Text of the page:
Another thing that stands out with him is the fact that he’s just become a Salvation Army Officer, a pastor if you want.

The advice I got from him was just before I was about to deliver my first ever “message”, or short sermon. I had asked him for all kinds of things about this but the final thing he left me with was:

The most important thing is to pray that you will become small so that the message will be bigger / clearer

or in other words:

You are not the most important thing!

BAM! It hit me like lightning; this is of course true for every presentation you ever give. You are not the most important thing - the message and how your audience receives / understands it is.

Sadly, when i look back, I have focused more on how I will present, how I will look or come out, will they laugh here, will they find me knowledgable. Not on the message.

But not since that comment. This simple little sentence made me restructure my presentations but mostly gave me a new approach to my material. Even old material was improved just by approaching with another goal.

Thank you Kalle! I am better thanks to you.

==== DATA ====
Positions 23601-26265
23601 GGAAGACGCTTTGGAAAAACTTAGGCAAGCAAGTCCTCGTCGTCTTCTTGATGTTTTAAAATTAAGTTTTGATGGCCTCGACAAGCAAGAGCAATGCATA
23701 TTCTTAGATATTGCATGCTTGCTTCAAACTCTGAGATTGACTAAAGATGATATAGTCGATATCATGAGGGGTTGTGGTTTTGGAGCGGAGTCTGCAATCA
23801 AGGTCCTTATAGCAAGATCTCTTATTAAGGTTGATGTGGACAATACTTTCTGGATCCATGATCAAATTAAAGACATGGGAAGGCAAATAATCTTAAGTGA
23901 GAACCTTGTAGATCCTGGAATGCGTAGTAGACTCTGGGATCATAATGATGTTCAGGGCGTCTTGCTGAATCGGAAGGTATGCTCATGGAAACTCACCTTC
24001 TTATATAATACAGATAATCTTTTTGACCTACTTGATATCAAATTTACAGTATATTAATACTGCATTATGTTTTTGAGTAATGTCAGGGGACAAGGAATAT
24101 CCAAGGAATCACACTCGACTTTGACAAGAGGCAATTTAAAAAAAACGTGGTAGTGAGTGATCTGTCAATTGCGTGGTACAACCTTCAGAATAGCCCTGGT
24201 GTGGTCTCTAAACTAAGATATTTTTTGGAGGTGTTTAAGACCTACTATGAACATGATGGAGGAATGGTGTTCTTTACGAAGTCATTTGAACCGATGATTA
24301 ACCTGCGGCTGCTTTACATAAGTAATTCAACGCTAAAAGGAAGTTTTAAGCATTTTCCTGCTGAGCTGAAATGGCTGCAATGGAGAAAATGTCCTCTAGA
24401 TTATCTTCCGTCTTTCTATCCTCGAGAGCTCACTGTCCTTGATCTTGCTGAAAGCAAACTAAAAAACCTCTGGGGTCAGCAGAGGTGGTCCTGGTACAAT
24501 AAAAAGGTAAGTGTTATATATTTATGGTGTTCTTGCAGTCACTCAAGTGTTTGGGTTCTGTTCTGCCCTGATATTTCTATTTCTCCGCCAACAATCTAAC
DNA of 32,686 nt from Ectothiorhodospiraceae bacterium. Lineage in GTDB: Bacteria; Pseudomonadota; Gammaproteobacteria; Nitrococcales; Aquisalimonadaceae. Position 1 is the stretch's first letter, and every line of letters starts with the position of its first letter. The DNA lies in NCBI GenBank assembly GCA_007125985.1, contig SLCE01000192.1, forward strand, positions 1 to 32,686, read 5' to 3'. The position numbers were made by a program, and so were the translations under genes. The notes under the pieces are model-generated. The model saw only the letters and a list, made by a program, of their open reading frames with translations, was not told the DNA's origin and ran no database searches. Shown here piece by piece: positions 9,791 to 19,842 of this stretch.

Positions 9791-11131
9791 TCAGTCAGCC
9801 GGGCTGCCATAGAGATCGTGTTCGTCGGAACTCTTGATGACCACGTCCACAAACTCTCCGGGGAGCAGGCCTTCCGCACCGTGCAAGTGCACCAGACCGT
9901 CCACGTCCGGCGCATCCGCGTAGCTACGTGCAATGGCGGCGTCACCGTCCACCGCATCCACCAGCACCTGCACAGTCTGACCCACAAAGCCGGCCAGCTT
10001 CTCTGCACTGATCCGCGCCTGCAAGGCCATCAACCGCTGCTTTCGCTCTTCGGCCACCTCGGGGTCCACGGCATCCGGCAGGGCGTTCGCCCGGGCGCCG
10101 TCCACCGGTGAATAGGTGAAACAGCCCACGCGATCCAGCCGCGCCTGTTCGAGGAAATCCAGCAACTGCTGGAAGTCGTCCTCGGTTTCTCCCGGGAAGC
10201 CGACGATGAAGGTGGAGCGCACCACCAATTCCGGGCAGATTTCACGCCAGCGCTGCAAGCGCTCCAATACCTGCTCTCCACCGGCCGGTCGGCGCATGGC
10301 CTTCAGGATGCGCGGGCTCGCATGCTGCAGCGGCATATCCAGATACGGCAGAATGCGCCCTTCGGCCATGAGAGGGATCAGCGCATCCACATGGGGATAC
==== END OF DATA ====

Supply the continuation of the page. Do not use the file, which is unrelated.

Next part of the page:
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Our Christmas Scare

This will not be an ordinary post. Just a write up of something horrible that happened to us during Christmas. It ends well, but was a horrible time in our lives.

During the Christmas our family experienced the worst scare and troubled time yet. In Indonesia but also in our lives. It all looks like it will play out alright but many people have asked me to share the story, so i will do that here. If I find the strange I’ll write a follow up post with some lean-learnings that this could teach us, but not now.

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Ferguson never touched the ball

I’m a coach for teams and organizations. At many of my clients I don’t do anything… Or I’m not typing code maybe is a way of formulating it since I’m very much involved in what goes on (and I also want other companies to hire me).

But really I’ve had a hard time to come to grips with what I’m really doing. Many days is just listening (really just that) or maybe make sure that two people talk. Other days it might be sitting down with someone and think. Or redraw a board that we decided to do but everyone found to boring. I’ve also done training, or suggested other trainers to come by or even suggested that we’d just try something new, like mob programming.